Fast Start, Tense Finish to 2018 Men’s Water Polo Championship Gives USC 10th NCAA Title

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This NEVER gets old for the Trojans or their fans. Photo Courtesy: Catharyn Hayne

By Michael Randazzo, Swimming World Contributor

USC blitzed Stanford for five goals in the first period, then had to hang on for dear life as a desperate Cardinal rally fell short, making the Trojans 14-12 victors in the 2018 Men’s Water Polo Tournament final at Avery Aquatic Center.

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“There are going to be games like this where everything goes your way,” USC Head Coach Jovan Vavic said in a press conference immediately following the match. “We started the game hot and sometimes that’s all it takes.”

The triumph was much appreciated by all Trojan faithful, but none more so than Vavic, who has steered his team into a remarkable 14-straight title matches. Southern Cal had dropped the last four of those title tilts, including a tough home loss to arch-rival UCLA in 2017.

“We waited a long time for this one—four years has been a very long time for us and our seniors.” Vavic said, flanked by senior Zach D’Sa and tournament MVP Jacob Mercep.

With the win, Vavic now has ten men’s titles to add to his collection of six women’s crowns—including last spring, when the Trojan women won the 2018 title, also over Stanford—making him the most-decorated coach in NCAA water polo history.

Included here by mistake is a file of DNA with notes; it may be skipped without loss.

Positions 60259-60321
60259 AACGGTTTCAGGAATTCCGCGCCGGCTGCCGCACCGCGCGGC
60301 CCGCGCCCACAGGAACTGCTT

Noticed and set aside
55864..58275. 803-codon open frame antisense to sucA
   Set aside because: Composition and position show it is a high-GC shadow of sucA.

Lavishing praise on his team by identifying a “complete team effort” in which nine different players scored, the veteran coach pushed back on only selecting lefty Mercep as the finals MVP.

“Jacob was the MVP but I think Nic was the MVP as well,” he said, putting in a plug for Nic Porter, his freshman goalie who recorded 12 saves, many of the spectacular variety.

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2018 NCAA MVP Jacob Mercep. Photo Courtesy: Catharyn Hayne

Mercep was an obvious choice; in additional to his five goals Sunday, he scored an important goal in USC’s win over UCLA in Saturday’s semifinal. But Porter keyed a Trojan defense that on consecutive days out-muscled the Bruins and then absolutely baffled the Cardinal until late in the match.

“At the end of the day, individual awards don’t mean too much to me,” the young Australian, said, then—articulating the thoughts of all his teammates—added: “I’m really happy that as a complete team, we were able to get that national championship for them,” referring to seniors D’Sa and Danny Leong.

[Watch Danny Leong’s speech at 2018 NCAA Men’s Tournament banquet]

Less than two minutes into the match, Mercep launched the Trojan scoring onslaught. As his teammates piled up the goals, Porter closed the door on the Cardinal time and again until late in the match, when an eight-goal USC advantage was whittled down to two, and the visitors had to withstood some tense moments.

Stanford’s Ben Hallock scored five times, while Bennet Williams chipped in with three goals. It was Stanford’s burly center who was in the middle of the match’s only dramatic moment. Down three scores with a minute and a half remaining, the Cardinal were awarded a penalty shot that—if successful—might give be enough time for the hosts to catch up.